|Yam substitute...?Page 1 of 1 |
|I have a recipe for a wild salmon hash that includes yucky yams, (blechhhhk~!)....obviously not a fan....any suggestions for a good substitute....?|
appreciate any and all suggestions.....if i can't find a suitable replacement, i will just omit the ingredient altogether...hopefully without losing too much essence of the dish....
Posted: 9/20/2007 9:54:54 AM
|I would highly suggest parsnip|
Parsnip is wonderful...even better in soups
Posted: 9/20/2007 3:02:32 PM
|yup....parsnips it is...!...perfect solution...why didn't i think of that...d'uh ohhh....:)|
thank you That is Mommy2
Posted: 9/20/2007 3:23:57 PM
|I just figured that would be a wonderful roasted veg and it has great flavour|
when you get a chance tell us how it went, and then be sure to post the recipe
Posted: 9/20/2007 3:30:06 PM
|Butternut squash. It is about the same color, almost as sweet and full of fiber. I have made a very good "candied" butternut squash casserrole, too.|
Posted: 9/20/2007 7:25:27 PM
I have a recipe for a wild salmon hash
So what's the recipe?
Posted: 9/20/2007 7:53:08 PM
|You'll be happy to know I have the perfect yam substitute..how about a big clump of used azzwipe...or some cut up old tires...or fishing chum...tastes the same "or so I would imagine" good luck on that one Ladybug...I'm with you there..right up with yellow squash and zuchinni....|
Posted: 9/20/2007 10:36:42 PM
|i find mashed parsnip and carrots have a similiar taste to yams|
Posted: 9/21/2007 8:13:14 AM
how about a big clump of used azzwipe...or some cut up old tires...or fishing chum
hmmm....you feel pretty strongly about yams huh dude....?...yikes...!
thank you all for the suggestions, i've decide to go with the parsnips...i like that they have a mild flavor and aren't quite so sweet as the yams...i also think the texture is a pretty close match...
the recipe is from The Surreal Gourmet, (the guy in the toaster), he did a whole "Bed n Breakfast" thing that i am sooooo going to copy for a Thanksgiving weekend brunch....oyster shooters, this wild salmon hash topped with a poached egg and pink champagne hollandaise served in a martini glass and a lovely coffee dessert...very decandent...prolly add a few of my own little touches to the recipe to make it mine but lordy i love that guys creativity....
anyways, thanks again y'all...and you can look up the recipe on the foodnetwork site if your interested...:)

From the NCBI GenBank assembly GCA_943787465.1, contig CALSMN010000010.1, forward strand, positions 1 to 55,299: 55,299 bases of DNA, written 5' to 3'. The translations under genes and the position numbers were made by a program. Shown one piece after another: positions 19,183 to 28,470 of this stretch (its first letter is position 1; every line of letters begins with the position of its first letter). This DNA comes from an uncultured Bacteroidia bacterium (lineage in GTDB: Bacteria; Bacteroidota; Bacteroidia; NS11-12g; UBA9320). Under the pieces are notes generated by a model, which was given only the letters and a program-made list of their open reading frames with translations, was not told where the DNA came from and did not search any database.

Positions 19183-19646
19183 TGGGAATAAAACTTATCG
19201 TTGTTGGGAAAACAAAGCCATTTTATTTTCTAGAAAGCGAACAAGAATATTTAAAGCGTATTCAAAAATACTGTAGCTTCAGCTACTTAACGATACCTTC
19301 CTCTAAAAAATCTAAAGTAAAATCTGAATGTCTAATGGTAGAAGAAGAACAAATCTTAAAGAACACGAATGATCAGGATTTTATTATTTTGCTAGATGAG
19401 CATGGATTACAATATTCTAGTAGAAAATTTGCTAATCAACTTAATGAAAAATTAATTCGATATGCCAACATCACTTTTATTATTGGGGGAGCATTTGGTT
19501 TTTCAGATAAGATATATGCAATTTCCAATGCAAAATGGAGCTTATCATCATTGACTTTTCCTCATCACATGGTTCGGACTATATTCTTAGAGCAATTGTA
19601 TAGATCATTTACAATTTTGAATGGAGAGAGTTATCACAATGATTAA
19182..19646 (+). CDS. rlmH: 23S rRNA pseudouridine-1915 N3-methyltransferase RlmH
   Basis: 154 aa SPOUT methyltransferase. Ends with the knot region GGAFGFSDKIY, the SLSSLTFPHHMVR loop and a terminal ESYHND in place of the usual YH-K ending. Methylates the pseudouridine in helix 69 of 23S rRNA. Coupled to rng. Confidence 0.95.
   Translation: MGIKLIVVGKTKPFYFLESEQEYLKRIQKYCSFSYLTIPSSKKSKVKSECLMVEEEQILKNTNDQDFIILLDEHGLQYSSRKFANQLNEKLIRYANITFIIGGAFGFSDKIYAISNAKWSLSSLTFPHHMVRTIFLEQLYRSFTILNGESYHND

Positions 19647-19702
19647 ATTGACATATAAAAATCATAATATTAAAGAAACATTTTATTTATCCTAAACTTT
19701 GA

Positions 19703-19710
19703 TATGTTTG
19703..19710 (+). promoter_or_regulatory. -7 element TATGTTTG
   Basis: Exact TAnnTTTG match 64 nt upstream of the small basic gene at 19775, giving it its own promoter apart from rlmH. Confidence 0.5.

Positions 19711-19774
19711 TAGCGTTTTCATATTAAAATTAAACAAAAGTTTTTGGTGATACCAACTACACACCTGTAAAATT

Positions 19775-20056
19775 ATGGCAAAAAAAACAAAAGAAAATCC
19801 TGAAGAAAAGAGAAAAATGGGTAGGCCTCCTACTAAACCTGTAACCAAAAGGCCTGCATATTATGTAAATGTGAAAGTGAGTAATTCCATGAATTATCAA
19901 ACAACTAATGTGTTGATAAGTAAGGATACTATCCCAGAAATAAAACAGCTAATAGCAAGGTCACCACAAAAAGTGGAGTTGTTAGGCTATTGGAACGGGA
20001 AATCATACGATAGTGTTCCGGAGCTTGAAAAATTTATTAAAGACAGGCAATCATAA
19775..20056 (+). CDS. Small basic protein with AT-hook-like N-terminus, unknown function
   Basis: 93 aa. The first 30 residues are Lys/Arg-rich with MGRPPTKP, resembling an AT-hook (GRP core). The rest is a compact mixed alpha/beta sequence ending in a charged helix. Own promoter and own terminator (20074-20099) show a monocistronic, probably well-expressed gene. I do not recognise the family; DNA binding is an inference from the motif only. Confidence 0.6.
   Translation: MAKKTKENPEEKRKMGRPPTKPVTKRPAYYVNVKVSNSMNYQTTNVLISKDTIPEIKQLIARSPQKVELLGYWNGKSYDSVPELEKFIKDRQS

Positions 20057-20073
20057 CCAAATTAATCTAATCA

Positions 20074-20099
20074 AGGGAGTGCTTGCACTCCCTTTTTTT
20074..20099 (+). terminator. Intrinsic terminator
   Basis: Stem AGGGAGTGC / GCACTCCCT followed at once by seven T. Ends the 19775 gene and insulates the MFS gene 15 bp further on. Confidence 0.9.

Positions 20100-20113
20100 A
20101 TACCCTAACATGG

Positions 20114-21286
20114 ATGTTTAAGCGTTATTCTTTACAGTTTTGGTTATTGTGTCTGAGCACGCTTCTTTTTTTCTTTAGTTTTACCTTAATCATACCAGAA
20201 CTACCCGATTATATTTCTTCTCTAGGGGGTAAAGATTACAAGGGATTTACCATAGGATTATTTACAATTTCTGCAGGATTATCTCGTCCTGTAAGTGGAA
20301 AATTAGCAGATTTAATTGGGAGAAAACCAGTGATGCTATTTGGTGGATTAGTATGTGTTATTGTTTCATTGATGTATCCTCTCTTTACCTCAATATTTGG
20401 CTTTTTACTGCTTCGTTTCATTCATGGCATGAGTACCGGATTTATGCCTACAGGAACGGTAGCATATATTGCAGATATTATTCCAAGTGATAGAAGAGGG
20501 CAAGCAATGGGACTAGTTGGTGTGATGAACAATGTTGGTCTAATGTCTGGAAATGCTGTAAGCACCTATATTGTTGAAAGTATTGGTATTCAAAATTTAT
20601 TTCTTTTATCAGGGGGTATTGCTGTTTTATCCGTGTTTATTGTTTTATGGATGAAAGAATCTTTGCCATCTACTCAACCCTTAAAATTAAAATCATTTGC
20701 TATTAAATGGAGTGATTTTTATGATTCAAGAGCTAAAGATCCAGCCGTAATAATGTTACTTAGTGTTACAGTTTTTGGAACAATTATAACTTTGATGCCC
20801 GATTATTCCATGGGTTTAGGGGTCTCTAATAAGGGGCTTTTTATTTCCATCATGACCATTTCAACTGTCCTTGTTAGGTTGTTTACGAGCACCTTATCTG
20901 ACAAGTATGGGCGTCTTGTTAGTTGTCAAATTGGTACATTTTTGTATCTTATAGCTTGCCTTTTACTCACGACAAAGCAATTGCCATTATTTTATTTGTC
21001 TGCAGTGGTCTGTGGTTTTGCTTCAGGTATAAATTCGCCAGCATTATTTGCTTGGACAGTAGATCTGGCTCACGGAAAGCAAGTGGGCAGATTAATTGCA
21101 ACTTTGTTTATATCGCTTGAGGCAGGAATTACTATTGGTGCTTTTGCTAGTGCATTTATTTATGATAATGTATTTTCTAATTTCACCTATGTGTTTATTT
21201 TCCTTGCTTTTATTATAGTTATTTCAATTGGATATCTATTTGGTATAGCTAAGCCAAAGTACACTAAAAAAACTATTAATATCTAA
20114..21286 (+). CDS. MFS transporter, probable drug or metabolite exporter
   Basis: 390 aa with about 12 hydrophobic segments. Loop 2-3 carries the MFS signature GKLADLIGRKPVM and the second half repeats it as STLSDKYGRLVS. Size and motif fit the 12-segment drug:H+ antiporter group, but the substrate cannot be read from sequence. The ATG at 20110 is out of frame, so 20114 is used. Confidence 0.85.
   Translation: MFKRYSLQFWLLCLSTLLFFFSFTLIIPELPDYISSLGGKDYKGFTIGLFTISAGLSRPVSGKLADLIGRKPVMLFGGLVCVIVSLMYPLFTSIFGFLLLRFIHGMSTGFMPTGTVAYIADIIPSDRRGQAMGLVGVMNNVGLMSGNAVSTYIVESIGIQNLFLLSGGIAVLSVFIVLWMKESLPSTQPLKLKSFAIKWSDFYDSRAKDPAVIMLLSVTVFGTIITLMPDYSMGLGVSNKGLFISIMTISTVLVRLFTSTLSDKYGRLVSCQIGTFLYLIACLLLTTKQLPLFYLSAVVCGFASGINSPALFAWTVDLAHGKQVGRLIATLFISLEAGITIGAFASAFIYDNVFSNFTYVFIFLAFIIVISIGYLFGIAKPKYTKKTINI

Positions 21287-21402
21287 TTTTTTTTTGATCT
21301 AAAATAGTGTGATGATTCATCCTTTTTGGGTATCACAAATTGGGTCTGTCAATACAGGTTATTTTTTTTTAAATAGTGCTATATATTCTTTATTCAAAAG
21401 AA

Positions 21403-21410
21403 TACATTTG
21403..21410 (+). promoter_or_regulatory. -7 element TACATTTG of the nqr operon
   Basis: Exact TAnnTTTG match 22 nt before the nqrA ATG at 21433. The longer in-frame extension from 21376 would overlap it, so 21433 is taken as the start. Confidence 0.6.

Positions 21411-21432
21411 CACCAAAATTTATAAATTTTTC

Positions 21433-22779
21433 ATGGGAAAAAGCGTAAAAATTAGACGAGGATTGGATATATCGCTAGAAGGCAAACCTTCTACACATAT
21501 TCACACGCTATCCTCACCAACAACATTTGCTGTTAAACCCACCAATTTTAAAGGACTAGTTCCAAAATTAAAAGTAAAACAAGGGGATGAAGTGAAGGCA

Posted: 9/21/2007 1:16:06 PM
|Sorry about that Ladybug...the words were already in my head on that one,,,and had to get them out..I think it was all the abuse as a child being smothered by wild salmon hash and beat with martini glasses...|
Posted: 9/21/2007 1:41:02 PM
|I beleive yams and sweet potatoes are the same...what about a red potatoe or red potatoe and parsnip mix....even some sort of orange meat squash. It depends on your tastes...now I love salmon with Indian wild rice...it is actually a grass...and cooked in orange juice or apple juice it is wonderful...let me know|
Posted: 9/21/2007 2:26:09 PM
|I agree with the parsnips, or perhaps turnips. Maybe just diced, regular potatoes, with some onion? Let us know how it went.|
Posted: 9/21/2007 4:32:51 PM
|Found this info and thought I would share.|
Yams vs. Sweet Potatoes
Yams and sweet potatoes are unrelated and cannot always be used interchangably, despite the fact that sweet potatoes have been called yams for centuries in North America, beginning when enslaved Africans applied their West African word nyami to the North American sweet potato that resembled their African yam. Nyami (or nyana) became yam in English, igname in French and ñame in Spanish.
There are many varieties of yams, and many varieties of sweet potatoes, and certain types of yams may be quite similar to certain types of sweet potatoes. Some of the yams commonly cultivated in Africa are usually very large, sometimes measuring several feet in length and over a hundred pounds in weight. Whether yams like those in Africa can be obtained outside the tropics is a matter of some debate, since so many stores sell sweet potatoes labeled as "yams". Genuine African-style yams would most likely be found in African, Carribean, Latino, or Asian markets, or large grocery stores that sell imported items like yuca. Yams have a brown peel that looks like the bark of a tree. The edible, inside portion ranges from light tan or pale yellow to red or purple. When large yams are sold in grocery stores they are usually cut into pieces weighting a few pounds each and wrapped in plastic.